Monday, January 26, 2015

Sabbath Observance...

There's a post titled Legalism or Law-loving at the Green Baggins blog. It's one of those conversations which can lend itself to people talking past each other. Disagree with the writer and you're liable to be labeled an antinomian. Agree whole heartedly and you're sure to be looked upon as embracing a legalistic direction.

The focus in the early comments of the post has been on the Sabbath commandment, an area of doctrine where it's not uncommon for ministers and elders who subscribe to the Westminster standards to express scruples. Turning to John Calvin, I find his thoughts on Sabbath observance to be both thought provoking and helpful inasmuch as he can hardly be described as antinomian. His teaching on the Sabbath highlights a concern regarding the place of the law in the Christian life and the finished work of Jesus Christ. That concern is whether the Old Covenant and New Covenant are basically to be understood as in a contrast or a continuum. In other words, are they essentially an antithesis, one of covenant law-demand and the other of Christ-alone-fulfillment? Or is the New Covenant the more powerful means, vis-a-vis the Old Covenant, wherein believers themselves can now fulfill the covenantal moral law? I would suggest that the latter view is problemmatic in that it has too high of a view of our sanctification and thus impinges upon the federal headship of Jesus as the 2nd Adam who alone fulfills the obedience-probation for the elect. Holding to the former view emphasizes the grace of "It is finished" by Jesus's obedience and death, yet doesn't minimize or undermine the obligation upon believers for obedience to the moral law. But it does, it seems to me, lay the right perspective for an humble obedience that is pleasing to God solely on the basis of Christ's blood and righteousness (WLC 97, 149; WCF 16).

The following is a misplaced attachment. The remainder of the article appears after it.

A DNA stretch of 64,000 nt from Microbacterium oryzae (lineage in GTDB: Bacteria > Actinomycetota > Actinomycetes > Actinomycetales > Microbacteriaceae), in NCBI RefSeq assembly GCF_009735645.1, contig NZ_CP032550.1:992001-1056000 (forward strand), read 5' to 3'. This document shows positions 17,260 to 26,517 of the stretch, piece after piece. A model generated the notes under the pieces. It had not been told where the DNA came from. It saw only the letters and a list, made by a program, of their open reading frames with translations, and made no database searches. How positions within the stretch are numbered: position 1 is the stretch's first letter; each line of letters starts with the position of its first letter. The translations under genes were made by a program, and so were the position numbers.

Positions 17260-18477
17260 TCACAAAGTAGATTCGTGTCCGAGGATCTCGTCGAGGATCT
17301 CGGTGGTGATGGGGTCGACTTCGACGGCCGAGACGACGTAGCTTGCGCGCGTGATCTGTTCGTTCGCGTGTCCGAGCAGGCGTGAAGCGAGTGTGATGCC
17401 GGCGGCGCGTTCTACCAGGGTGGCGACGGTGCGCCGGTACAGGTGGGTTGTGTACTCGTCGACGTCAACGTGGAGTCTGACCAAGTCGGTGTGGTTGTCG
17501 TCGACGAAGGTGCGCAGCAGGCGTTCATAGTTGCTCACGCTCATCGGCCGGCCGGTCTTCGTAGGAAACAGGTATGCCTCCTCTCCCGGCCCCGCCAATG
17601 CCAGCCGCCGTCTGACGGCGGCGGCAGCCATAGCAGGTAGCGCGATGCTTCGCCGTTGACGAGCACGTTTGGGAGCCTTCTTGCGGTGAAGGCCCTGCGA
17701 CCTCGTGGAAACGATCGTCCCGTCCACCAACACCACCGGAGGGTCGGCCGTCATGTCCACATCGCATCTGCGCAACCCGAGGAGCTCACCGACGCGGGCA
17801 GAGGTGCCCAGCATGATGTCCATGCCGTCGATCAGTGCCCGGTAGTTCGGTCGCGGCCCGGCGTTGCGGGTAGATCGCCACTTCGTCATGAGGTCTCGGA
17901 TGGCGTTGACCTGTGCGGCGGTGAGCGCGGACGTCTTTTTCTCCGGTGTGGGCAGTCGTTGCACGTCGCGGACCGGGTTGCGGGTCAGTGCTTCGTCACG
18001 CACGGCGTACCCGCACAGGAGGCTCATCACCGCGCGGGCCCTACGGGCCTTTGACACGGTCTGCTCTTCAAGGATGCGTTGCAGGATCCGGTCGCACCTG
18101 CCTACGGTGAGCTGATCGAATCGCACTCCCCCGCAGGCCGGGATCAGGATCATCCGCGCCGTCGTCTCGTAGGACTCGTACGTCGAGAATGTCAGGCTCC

Excerpts from John Calvin's Institutes regarding the Sabbath:
Strange and monstrous are the longings of our pride. There is nothing which the Lord enjoins more strictly than the religious observance of his Sabbath, in other words resting from our works; but in nothing do we show greater reluctance than to renounce our own works, and give due place to the works of God. 
Thus in Exodus: "Verily my Sabbaths shall ye keep: for it is a sign between me and you throughout your generations; that ye may know that I am the Lord that does sanctify you. Ye shall keep my Sabbath therefore; for it is holy unto you: every one that defileth it shall surely be put to death: for whosoever does any work therein, that soul shall be cut off from among his people. Six days may work be done; but in the seventh is the Sabbath of rest, holy to the Lord: whosoever does any work in the Sabbath day, he shall surely be put to death. Wherefore the children of Israel shall keep the Sabbath, to observe the Sabbath throughout their generations, for a perpetual covenant. It is a sign between me and the children of Israel for ever," (Exodus 31:13-17.)